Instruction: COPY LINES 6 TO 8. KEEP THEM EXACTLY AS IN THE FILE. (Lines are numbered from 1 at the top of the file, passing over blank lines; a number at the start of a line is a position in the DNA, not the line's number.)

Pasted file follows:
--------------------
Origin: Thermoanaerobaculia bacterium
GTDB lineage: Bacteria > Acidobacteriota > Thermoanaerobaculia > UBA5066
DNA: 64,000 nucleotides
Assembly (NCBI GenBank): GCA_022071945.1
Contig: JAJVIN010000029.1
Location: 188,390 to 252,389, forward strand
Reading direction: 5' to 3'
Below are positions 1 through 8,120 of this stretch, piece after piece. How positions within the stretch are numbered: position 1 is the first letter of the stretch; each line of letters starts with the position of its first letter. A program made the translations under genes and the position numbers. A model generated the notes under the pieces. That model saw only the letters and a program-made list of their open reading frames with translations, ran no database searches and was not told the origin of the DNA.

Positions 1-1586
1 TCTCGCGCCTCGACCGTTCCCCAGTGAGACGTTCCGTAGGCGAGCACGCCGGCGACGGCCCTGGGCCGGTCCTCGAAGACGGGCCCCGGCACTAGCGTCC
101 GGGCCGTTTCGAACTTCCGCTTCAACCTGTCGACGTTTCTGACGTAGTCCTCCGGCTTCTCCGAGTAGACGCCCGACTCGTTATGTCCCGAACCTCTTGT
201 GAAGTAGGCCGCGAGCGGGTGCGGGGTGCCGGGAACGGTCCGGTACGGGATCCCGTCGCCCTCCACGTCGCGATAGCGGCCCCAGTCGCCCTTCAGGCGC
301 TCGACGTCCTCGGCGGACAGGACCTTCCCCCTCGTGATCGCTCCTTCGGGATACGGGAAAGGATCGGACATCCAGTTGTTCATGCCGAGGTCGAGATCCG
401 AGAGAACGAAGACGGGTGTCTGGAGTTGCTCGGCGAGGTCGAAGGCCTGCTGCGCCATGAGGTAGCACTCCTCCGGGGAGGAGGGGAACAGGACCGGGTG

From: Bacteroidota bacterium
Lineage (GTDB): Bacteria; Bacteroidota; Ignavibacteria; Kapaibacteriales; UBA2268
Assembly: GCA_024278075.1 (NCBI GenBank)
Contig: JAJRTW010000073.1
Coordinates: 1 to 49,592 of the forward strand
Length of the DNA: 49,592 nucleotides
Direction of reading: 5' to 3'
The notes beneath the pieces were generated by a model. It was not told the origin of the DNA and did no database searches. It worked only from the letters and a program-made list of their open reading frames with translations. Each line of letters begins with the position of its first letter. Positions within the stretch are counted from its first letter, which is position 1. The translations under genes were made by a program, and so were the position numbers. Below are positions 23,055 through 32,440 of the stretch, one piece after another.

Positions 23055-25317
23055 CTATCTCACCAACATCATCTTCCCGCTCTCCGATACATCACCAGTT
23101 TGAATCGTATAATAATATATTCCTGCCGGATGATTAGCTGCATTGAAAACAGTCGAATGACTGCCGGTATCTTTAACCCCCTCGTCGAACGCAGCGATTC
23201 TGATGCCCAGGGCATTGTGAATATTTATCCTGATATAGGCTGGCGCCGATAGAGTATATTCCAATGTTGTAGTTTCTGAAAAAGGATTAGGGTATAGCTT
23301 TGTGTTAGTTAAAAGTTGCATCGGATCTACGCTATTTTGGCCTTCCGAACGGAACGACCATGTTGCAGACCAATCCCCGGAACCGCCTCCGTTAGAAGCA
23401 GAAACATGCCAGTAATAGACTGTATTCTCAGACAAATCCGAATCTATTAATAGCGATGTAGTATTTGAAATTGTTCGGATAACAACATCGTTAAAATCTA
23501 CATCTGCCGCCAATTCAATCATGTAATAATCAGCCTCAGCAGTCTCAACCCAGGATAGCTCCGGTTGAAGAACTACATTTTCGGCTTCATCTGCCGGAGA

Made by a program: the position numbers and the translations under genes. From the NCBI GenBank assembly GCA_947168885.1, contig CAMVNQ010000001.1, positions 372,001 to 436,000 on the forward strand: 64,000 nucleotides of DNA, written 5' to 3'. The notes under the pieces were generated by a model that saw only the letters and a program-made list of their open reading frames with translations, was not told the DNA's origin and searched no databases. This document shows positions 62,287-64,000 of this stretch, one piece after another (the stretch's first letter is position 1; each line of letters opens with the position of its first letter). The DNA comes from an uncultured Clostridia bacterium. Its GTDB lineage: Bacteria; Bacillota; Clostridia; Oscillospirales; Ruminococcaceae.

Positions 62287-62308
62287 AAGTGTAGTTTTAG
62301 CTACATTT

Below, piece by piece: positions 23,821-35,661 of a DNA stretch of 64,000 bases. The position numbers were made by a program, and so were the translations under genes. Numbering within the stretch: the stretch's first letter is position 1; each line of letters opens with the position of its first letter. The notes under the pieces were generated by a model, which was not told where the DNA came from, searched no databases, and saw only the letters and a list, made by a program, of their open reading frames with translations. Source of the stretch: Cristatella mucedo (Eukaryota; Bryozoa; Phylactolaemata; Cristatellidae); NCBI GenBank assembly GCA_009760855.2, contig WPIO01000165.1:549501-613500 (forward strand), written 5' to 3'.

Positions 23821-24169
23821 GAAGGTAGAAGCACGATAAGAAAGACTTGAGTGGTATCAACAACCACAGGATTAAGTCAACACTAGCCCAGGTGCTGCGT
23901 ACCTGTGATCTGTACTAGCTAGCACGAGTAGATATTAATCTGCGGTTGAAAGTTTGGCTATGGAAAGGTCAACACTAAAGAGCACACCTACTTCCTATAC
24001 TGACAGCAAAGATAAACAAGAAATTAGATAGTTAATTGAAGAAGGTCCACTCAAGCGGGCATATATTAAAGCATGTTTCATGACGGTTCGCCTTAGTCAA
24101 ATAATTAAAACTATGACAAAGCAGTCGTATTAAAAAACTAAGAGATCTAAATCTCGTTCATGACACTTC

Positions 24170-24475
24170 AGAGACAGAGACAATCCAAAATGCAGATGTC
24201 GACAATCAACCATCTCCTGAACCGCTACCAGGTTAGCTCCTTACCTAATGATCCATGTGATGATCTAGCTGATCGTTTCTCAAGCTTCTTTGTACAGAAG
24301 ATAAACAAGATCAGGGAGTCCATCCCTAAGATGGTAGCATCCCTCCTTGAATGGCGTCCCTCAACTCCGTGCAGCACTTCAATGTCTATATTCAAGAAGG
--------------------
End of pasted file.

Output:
Location: 188,390 to 252,389, forward strand
Reading direction: 5' to 3'
Below are positions 1 through 8,120 of this stretch, piece after piece. How positions within the stretch are numbered: position 1 is the first letter of the stretch; each line of letters starts with the position of its first letter. A program made the translations under genes and the position numbers. A model generated the notes under the pieces. That model saw only the letters and a program-made list of their open reading frames with translations, ran no database searches and was not told the origin of the DNA.